Fleming Rutledge is a preacher and teacher known throughout the US, Canada, and parts of the UK. She is the author of eight books, all from Eerdmans Publishing. Her most recent book, The Crucifixion: Understanding the Death of Jesus Christ, is the product of the work of a lifetime and is being described as a new classic on the subject.
One of the first women to be ordained to the priesthood of the Episcopal Church, she served for fourteen years on the clergy staff at Grace Church on Lower Broadway at Tenth Street, New York City.
Fleming and her husband celebrated their 50th anniversary in 2009 and have two daughters and two grandchildren. She is a native of Franklin, Virginia.
Discerning God's Work In The World: Tips From The Times For Preachers: For all who love language, poetry, and sentences
Thursday, December 04, 2014
For all who love language, poetry, and sentencesAnnie Dillard was asked, "How do I know if I can become a writer?"
Her response: "Do you like sentences?"
In a feature called "Old Books, New Thoughts," The New York Times Magazine displayed photos of handwritten marginal notes by famous authors (Philip Roth, Marilynne Robinson, George Saunders, among others) looking back over their work of decades before. The notes are arresting. I am going to type out what Robert Caro wrote about his famous, admired book about Robert Moses, The Power Broker. I am going to type it out instead of giving a link because I want to have the pleasure of seeing the sentences come out of my keyboard onto the page. Remember, these are Caro's own thoughts about the writing of the Introduction to The Power Broker.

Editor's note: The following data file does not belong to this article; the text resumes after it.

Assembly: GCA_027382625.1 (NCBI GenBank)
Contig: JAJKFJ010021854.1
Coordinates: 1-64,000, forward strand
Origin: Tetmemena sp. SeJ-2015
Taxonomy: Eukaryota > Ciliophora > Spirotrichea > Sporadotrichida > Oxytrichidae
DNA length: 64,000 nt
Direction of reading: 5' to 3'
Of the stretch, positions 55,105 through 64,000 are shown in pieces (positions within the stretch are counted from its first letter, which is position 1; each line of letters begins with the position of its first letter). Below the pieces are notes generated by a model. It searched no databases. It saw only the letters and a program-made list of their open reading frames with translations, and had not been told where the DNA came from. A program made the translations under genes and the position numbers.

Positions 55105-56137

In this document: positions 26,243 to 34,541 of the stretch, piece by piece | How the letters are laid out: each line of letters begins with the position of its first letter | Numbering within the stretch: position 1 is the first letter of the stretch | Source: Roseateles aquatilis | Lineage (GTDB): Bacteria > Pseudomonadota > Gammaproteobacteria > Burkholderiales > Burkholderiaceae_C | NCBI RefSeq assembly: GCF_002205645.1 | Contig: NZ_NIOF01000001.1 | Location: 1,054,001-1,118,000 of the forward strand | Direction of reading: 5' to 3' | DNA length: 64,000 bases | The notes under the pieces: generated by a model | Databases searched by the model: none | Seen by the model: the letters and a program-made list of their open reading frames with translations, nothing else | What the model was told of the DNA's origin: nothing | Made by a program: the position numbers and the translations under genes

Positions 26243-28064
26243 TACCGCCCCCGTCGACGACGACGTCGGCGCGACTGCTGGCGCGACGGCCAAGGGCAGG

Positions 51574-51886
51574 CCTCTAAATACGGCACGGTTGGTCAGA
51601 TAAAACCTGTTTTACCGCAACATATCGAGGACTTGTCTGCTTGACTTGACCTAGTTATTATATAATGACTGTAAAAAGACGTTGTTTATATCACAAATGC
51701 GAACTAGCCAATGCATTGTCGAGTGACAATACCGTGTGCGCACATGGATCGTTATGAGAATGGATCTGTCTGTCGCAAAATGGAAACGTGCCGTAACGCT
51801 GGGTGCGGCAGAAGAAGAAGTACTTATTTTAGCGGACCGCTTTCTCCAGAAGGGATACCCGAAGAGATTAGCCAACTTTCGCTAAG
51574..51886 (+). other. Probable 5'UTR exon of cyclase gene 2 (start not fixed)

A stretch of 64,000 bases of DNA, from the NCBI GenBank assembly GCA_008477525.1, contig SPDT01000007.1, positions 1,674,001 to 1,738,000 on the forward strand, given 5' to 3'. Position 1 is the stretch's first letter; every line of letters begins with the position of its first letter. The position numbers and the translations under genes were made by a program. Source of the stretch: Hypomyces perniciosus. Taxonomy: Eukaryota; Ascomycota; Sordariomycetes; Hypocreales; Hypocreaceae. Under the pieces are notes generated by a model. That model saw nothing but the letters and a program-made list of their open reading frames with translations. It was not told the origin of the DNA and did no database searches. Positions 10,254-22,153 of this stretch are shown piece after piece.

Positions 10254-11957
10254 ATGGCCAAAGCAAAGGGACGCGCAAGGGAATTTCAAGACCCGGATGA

When I was writing, I kept hearing, year after year, that nobody would read a book on Robert Moses. For most of those years I believed that. I never thought The Power Broker would have any sort of mass audience. But Moses was a figure who had so great an impact on New York and in many ways shaped it for centuries. He threw 500,000 people out of their homes for his highways and "slum" clearance projects, and I thought it was important for people to know how he got his power.
I wanted to write an introduction that would make readers see the scope of what Moses had done, and how many lives he touched. So I asked myself what I had read that really captured the scope of something titanic. In The Iliad, Homer lists all the kingdoms that are coming to sack Troy and all the heroes of Troy who are coming to fight them. These lists have a great rhythm to them. I thought that, if I could write well enough, I could do the same with highways:
"He built the Major Deegan Expressway, the Van Wyck Expressway, the Sheridan Expressway and the Bruckner Expressway. He built the Gowanus Expressway, the Prospect Expressway, the Whitestone Expressway, the Clearview Expressway and the Throgs Neck Expressway. He built the Cross-Bronx Expressway, the Brooklyn-Queens Expressway, the Nassau Expressway, the Staten Island Expressway and the Long Island Expressway. He built the Harlem River Drive and the West Side Highway."
The change in rhythm in the last line, that's a dying fall.Thus Robert Caro wrote. To appreciate the rhythm of the dying fall, that is to love language, poetry, and sentences.
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